The Case of Bush v. War Crimes

One of the seemingly inexplicable aspects of modern American politics is how a monster like George Bush has escaped all accountability for his actions.  His Administration has clearly been responsible for a long and sordid list of affronts against our Constitution and even against international law.  A recent article in The Guardian tries to explain.  From Should Bush be tried for war crimes?:

We are less than a decade removed from impeaching a president and nearly relieving him of office because of a lie in a civil deposition about blowjobs. Yet when congressman Dennis Kucinich recently attempted to impeach Bush over torture, extraordinary rendition and other grotesque constitutional abuses, Kucinich’s embarrassed fellow Democrats couldn’t kill the measure quickly enough.

Why? Top Democrats are so complicit in what has happened since 9/11 that my guess is they dare not travel down that road. From voting in favor of the war in Iraq to holding the telecommunications companies guiltless for their role in spying on Americans (Barack Obama infuriated much of his progressive base by voting for immunity), the Democrats have often acted more as enablers than as a true opposition party. From their point of view, no doubt it’s best to move on.

And yet we can’t move on. Everywhere you turn, there are reminders of the demons that have been unleashed in the name of fighting terrorism. We are less democratic and less free than we were before Bush and Dick Cheney entered office following an election that they demonstrably did not win. If we don’t come to terms with what happened, there’s little chance of reversing our slide into authoritarianism.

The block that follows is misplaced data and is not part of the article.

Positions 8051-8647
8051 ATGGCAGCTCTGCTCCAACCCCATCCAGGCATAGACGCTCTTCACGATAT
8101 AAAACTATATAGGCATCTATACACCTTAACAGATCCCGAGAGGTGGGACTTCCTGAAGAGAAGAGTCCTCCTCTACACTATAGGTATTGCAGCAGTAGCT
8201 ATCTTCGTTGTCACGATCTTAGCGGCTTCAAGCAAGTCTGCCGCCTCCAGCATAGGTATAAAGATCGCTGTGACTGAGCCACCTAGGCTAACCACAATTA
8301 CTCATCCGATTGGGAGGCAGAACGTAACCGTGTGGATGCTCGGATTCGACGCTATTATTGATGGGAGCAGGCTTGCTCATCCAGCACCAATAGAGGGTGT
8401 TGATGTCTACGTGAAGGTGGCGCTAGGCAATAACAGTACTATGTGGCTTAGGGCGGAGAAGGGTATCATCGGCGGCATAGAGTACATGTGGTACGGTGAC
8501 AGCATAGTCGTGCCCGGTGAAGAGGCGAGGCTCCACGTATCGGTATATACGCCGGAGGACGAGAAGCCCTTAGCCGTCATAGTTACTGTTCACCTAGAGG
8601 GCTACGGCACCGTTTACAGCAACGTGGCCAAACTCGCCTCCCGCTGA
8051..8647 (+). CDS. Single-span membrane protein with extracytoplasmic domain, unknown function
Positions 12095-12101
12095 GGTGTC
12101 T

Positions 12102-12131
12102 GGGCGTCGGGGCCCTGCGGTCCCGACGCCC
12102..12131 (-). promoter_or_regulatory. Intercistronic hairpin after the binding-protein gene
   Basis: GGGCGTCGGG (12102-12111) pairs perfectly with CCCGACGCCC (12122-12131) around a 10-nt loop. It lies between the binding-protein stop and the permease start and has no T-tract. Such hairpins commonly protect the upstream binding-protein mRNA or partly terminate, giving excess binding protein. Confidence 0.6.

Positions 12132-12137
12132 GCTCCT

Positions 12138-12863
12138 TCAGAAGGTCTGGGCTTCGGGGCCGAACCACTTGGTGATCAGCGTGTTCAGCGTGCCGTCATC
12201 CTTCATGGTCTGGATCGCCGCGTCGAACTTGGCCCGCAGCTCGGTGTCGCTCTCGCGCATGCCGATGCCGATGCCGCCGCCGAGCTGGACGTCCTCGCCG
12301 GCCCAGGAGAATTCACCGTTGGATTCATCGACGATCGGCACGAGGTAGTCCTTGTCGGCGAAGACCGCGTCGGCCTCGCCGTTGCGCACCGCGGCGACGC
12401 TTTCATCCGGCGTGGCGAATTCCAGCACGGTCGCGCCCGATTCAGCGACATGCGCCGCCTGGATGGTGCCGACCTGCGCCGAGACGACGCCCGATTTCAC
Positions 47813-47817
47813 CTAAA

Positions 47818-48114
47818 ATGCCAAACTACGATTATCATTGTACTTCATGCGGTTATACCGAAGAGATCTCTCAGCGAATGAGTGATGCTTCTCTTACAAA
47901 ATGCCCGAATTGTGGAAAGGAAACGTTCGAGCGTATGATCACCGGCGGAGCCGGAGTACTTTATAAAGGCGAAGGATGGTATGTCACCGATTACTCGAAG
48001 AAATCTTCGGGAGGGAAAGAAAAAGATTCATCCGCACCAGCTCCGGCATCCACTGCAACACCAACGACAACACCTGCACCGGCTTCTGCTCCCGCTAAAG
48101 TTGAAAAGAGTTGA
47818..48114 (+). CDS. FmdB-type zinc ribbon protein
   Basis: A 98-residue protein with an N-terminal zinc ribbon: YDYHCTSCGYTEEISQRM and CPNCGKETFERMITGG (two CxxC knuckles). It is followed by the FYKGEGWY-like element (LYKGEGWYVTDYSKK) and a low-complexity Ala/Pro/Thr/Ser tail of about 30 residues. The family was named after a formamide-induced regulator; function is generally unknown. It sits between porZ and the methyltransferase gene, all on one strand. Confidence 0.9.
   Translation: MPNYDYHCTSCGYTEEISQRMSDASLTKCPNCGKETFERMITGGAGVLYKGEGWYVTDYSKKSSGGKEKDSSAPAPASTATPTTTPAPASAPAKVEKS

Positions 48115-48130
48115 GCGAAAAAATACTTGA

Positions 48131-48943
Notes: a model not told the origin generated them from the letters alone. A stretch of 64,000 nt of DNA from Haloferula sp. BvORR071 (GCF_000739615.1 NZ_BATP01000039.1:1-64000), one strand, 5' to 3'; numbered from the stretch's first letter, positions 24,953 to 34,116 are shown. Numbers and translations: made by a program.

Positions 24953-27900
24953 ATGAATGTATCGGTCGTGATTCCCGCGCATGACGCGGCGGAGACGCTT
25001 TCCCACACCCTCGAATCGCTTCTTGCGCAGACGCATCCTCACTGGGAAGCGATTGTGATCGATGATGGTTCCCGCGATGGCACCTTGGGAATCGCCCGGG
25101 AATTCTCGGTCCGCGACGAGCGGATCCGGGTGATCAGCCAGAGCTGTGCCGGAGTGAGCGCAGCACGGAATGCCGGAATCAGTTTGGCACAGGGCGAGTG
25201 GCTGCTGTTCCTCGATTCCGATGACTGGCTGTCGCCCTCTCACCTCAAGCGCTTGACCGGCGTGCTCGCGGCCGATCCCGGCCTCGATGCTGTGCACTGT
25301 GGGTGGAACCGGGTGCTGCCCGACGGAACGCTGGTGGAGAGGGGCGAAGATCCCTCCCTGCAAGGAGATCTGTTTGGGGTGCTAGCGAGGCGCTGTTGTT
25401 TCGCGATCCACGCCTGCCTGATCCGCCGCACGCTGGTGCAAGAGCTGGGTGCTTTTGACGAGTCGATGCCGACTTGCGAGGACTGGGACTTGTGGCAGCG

I truly think that people (even those that are living today) will look back at this situation and wonder how we could all have let it get this bad.  I call for accountability for all of us, as well.  What will we tell our children?  How will we explain that we let Bush get away with it all?  Somehow, people will find a way to talk around it, as did supporters of Hitler, Mussolini, and Stalin before them.  And, like a politician being confronted by a Senate investigation sub-committee, we’ll conveniently experience amnesia.  Yes, that should work nicely.


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